There are moments you wait for your whole life. You strive for them, putting in hours of practice like an athlete seeking total mastery of their sport in order to one day win a professional championship. For Kendrick Lamar and his Top Dawg Entertainment cohorts, that moment felt like Friday night at the Forum in Inglewood, California, as the arena where LA’s beloved Showtime Lakers once won their NBA titles lit up from the flashlights of thousands of cell phones at Kendrick’s request.
It may not have been their 1989 Larry O’Brien trophy, but it feels like Kendrick, Ab-Soul, Jay Rock, and Schoolboy Q — along with their non-Los Angeles-raised labelmates SZA and Isaiah Rashad — earned something that night in the iconic building where Magic Johnson, James Worthy, and Kareem Abdul-Jabbar solidified their legends: The enduring love of a generation, and a night no one would likely forget.
The TDE Championship tour largely lived up to its athletics-themed rollout. The screens behind the artists flashed custom, illustrated trading cards featuring each performer as they took the stage. Their illustrated avatars each reflected their athletic themes; basketball for Jay Rock, Formula 1 Racing for Kendrick, and so on. From the parody training montage video announcement to the stage design for each act to their wardrobe, TDE reiterated the idea of championships and winning through athletic achievement, mirroring their numerous wins in their musical endeavors.
In 2017, SZA and Kendrick Lamar were both nominated for Grammys, with Kendrick cleaning up at the 2018 ceremony. While SZA didn’t pick up any of the awards she was nominated for, the backlash at her reverse sweep suggested a “people’s champion” status that none of the winners could claim.
Then, earlier this year, Kendrick achieved what no other rapper has done before him: Win a Pulitzer Prize for Music for DAMN., shifting the conversation surrounding hip-hop yet again, after he’d already done so with his previous works, Good Kid, MAAD City and To Pimp A Butterfly.
In the Forum on Friday night, both artists’ achievements were hinted to, subtly in SZA’s case, boldly by Kendrick. While SZA played up the people’s champ theme with her boxing ring stage appointments and boxer’s garb complete with a satin boxing robe over her TDE-branded trunks, Kendrick flexed mightily in front of a massive billboard reading “Pulitzer Kenny” with his Formula 1 racing suit proclaiming his pole position in the rap game.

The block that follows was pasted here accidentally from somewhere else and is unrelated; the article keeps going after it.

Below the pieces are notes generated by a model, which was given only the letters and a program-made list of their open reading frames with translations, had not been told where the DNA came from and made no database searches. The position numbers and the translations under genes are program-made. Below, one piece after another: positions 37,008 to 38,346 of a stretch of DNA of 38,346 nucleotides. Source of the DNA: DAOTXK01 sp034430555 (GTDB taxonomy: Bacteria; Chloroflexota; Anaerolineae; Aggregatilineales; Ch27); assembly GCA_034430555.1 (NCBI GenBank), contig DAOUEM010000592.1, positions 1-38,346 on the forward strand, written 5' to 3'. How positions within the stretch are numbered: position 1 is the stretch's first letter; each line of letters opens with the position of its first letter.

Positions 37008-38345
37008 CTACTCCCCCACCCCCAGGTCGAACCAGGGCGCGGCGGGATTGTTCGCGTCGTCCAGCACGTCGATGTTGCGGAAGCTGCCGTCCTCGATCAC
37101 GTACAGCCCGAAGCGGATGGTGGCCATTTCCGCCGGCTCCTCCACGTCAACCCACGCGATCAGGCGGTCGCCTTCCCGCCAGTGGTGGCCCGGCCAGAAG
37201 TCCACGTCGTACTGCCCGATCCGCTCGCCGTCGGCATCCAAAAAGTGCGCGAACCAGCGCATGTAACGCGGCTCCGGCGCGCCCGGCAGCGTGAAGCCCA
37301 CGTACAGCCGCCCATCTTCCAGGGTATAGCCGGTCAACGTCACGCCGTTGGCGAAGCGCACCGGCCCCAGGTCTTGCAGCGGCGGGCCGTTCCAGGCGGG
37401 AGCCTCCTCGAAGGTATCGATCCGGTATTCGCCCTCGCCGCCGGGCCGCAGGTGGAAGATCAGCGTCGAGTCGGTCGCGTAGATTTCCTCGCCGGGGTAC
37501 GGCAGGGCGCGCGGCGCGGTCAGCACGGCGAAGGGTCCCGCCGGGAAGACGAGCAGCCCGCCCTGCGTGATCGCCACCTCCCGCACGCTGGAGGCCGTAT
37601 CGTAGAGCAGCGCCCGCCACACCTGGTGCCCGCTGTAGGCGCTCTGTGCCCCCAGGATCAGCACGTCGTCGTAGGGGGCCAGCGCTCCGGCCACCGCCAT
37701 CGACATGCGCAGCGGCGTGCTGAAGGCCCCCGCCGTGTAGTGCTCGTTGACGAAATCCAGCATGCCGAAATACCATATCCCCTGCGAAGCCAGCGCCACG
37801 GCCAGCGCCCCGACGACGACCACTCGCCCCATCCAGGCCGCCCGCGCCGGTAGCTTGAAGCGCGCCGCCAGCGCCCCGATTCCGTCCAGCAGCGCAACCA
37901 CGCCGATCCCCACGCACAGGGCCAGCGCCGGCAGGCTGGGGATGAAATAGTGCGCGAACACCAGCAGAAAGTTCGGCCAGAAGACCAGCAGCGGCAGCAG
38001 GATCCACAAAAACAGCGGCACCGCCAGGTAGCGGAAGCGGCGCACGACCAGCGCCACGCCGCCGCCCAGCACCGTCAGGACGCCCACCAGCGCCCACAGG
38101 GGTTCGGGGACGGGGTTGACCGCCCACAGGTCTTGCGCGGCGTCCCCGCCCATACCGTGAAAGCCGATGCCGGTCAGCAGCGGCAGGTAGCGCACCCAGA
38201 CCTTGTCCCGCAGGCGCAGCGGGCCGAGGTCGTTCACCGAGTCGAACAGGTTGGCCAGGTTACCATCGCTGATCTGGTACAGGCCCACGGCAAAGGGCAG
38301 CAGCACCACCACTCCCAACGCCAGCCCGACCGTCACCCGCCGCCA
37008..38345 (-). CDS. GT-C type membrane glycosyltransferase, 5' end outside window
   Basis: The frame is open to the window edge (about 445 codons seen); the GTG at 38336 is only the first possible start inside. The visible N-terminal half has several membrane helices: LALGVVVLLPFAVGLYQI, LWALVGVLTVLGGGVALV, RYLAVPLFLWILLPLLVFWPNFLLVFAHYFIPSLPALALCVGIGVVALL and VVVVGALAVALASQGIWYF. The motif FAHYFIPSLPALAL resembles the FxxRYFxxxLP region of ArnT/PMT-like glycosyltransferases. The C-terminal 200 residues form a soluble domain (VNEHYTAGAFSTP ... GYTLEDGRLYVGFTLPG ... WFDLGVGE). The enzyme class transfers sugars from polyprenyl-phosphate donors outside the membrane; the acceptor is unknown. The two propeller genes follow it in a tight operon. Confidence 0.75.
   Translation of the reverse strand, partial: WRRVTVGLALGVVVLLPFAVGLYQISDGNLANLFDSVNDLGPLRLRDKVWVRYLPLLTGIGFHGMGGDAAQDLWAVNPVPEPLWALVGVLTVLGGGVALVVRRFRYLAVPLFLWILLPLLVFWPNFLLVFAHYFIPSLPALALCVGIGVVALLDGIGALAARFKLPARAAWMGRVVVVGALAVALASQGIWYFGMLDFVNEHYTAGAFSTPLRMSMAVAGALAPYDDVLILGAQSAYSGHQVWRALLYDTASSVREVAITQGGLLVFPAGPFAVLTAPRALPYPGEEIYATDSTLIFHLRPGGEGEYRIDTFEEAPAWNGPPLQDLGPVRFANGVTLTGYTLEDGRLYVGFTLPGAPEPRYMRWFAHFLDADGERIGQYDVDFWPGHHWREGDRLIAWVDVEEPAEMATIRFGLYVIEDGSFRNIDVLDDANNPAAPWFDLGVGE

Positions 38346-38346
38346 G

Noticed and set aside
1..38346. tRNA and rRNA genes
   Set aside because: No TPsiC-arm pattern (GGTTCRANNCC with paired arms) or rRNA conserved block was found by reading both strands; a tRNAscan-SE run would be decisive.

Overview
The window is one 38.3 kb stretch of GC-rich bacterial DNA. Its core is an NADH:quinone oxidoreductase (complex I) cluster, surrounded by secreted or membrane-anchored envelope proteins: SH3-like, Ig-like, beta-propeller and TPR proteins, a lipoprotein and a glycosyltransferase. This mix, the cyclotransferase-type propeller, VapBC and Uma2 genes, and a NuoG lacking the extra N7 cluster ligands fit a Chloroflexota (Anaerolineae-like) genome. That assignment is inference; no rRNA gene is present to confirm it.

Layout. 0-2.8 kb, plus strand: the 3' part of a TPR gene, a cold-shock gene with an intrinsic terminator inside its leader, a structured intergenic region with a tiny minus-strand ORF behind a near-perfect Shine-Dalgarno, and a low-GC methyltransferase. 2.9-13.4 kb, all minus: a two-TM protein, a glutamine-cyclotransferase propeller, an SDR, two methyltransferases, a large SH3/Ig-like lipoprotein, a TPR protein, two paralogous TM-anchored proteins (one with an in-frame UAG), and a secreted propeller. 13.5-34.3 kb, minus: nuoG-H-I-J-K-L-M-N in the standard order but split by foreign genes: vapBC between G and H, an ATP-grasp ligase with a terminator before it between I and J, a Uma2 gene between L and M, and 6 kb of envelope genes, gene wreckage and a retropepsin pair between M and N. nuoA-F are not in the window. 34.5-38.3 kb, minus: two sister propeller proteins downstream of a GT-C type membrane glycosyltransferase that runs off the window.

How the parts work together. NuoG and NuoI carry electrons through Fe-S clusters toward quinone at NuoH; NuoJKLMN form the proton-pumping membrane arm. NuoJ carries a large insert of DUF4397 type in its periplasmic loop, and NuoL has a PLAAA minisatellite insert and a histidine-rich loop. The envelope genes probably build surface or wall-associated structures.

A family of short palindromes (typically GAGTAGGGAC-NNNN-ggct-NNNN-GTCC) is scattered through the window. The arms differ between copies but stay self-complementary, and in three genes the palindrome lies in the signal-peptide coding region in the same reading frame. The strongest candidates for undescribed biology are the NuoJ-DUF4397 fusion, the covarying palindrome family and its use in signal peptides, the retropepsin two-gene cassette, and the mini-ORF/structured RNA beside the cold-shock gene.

The theme even extended to the stage, as the primary accouterment to his set was an actual racing car. It didn’t take him long to come out of the top half of his racing suit, as he delivered uproarious renditions of hits spanning his catalog, culminating in a 17,000-person singalong to “Humble.” During his set, he commanded the crowd to light up their cell phones, turning the Forum into an indoor constellation paying homage to how far he’s come.
There was a point, not too long ago, when a single phone could have lit up the entire room at some of the stages he played in Los Angeles while on the come-up. His grind, focus, and intensity paid off though — the lit phones illuminated the interior of the historic dome almost as brightly as the house lights, before he closed his set with his Black Panther soundtrack single, “All The Stars.” It was a fitting end to the show, even as TDE enters its next phase of dominance.
From the sounds of it, that next phase will again heavily figure Hoover Street dynamo, Schoolboy Q. At the close of his set, he took care to mention that his next album is “ready,” to an elated response from the crowd. His set featured the unlikely addition of a golf cart, the sport he was featured playing in the preview video for the tour. He good-naturedly jostled the crowd for singing along to his gangland-themed rhymes and jibed them over their raucous feedback to his tales of running wild as youngster in LA’s “50’s” neighborhood and John Muir High School.
SZA’s undercard received perhaps the strongest feedback of the night besides Kendrick. As she danced both in and around her boxing ring, she continued to recount stories of how she’d come to write the fan-favorite hits from her out-of-nowhere runaway success, CTRL. More than a few of the fans around me sang along to every word of “Go Gina,” “The Weekend,” and “Doves In The Wind.”
When Isaiah Rashad appeared from backstage to perform his verse from “Pretty Little Birds” and some snippets of his own material, the energy level ratcheted up another several notches, but the biggest responses were reserved for SZA’s confessional admissions of her long grind to get to where she is today.
That theme of hard work, dedication, blood, sweat, and tears was the glue binding the concert together and ultimately, why TDE works as a label, as a crew, and as a family. More than anything else, through all the squabbles and public drama they’ve endured — or used to promote projects — the house that Anthony “Top Dawg” Tiffith built stands strong because each of the artists he’s brought together over the last decade knows their role on the team.
They’re all willing to put in the hours, doing the dirty work in the gym — or studio — that translates to wins on the “court.” Friday at the Forum, TDE may not have been competing against any other teams, throwing balls through hoops, or fighting a ticking clock to put points on the scoreboard, but they were out to prove something. They want to be mentioned among the greats, like the legendary sportsmen who played out of the Forum in the glory days of their youth.
They earned their championship, but they want something bigger than that — they want to be a dynasty. The grind has just begun.